Thursday 9 March 2023

In its increasingly frenetic rush to distance itself from the least popular aspects of the Ardern government, the Hipkins administration is becoming more and more erratic and inconsistent.

The initial policy reset was reasonable, but the government’s actions subsequently have become abrupt and unpredictable. It is increasingly difficult to discern a clear sense of direction, and hard to escape the conclusion that electoral panic has become the government’s main driver.

Climate change emissions targets have been dropped following cyclone damage to roads. In the best tradition of Yes Minister farce, the Radio New Zealand/Television New Zealand merger establishment board is still meeting weeks after the merger was abandoned. And as the Campbell and Maharey incidents demonstrate differing rules seem to apply to the way in which those appointed to government roles should conduct themselves.

In that regard, it must be acknowledged that governments need competent external people to serve on their various boards and committees and have a right to expect they will comply with recognised professional standards of behaviour. For their part, appointees have a right to expect in return that governments will treat them fairly and consistently.

At first glance, the Rob Campbell situation looked like a straightforward – but bizarre – case of someone who had breached the expectation of political neutrality, and therefore had to go. The fact that he was a highly experienced professional, independent director raised eyebrows as to what had occasioned his apparent brain fade. There was little initial sympathy for him, with many concluding that he should have known better and had therefore brought his sackings upon himself.

However, his subsequent comments and those from Ministers paint a more disturbing picture. It is now clear that Campbell was dismissed less for his public criticisms of the National Party leader, than for his ongoing internal questioning of whether the government’s health reforms he was leading were proceeding in the right direction. His warnings that the government’s flagship reforms were being stalled by a “constipated” bureaucracy had become too trenchant for the government to want to keep hearing. Ministers were clearly looking for an excuse to not only get rid of him, but also make him the scapegoat for the failure of the reform process so far.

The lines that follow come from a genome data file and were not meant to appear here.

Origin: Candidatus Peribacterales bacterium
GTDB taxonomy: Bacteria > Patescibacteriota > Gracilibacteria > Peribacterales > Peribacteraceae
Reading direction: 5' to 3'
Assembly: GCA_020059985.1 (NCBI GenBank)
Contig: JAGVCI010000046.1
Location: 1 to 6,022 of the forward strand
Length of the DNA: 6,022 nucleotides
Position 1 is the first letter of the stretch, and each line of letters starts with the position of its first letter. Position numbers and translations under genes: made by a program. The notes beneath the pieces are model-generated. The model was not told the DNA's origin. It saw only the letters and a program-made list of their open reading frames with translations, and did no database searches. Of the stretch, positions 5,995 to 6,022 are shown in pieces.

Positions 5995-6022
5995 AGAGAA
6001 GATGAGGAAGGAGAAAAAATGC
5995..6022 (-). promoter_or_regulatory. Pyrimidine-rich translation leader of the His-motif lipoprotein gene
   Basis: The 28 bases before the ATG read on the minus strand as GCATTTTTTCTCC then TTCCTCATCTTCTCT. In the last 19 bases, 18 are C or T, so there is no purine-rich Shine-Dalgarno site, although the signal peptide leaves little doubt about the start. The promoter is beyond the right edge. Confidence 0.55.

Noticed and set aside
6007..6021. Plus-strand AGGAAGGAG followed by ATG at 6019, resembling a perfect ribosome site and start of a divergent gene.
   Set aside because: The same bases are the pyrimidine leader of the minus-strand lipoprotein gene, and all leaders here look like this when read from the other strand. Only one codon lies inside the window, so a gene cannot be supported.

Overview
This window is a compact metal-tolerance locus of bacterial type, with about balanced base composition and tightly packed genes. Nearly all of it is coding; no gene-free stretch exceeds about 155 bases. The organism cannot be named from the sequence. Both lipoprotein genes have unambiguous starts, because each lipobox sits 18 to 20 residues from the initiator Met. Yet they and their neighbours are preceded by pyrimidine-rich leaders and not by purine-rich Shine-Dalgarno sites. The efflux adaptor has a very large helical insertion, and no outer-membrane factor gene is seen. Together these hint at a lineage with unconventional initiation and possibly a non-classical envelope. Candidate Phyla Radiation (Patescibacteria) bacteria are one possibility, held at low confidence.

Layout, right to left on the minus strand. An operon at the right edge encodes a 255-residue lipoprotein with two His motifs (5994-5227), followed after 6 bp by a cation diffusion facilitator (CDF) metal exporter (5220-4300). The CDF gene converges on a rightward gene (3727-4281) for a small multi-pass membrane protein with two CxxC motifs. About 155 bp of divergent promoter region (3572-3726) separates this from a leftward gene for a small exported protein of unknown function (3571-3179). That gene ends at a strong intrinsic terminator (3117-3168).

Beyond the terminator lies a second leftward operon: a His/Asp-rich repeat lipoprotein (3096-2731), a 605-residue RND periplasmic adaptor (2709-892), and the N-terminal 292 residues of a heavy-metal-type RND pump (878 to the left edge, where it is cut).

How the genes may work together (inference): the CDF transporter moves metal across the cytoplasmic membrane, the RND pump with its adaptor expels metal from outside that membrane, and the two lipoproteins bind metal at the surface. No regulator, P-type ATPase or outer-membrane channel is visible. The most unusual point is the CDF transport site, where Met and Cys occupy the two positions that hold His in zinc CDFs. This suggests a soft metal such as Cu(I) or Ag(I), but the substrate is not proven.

Yet the official grounds for his removal remain – his public comments on National’s attitude to co-governance breached the expectation of political neutrality, and therefore the government’s expectations. All of which they might have got away with, had it not been for the emergence of the Maharey situation while the dust was still settling on the Campbell case.

Maharey is a doctrinaire former Labour Minister who chairs the ACC, PHARMAC, and Education NZ Boards. He is far more a reliable upholder of the Labour faith than ever Campbell was, and therefore more valuable to the government. He felt obliged to draw to the government’s attention that he also wrote political columns critical of the National Party, and offered, in the light of Campbell’s fate, to stand down from his appointed roles.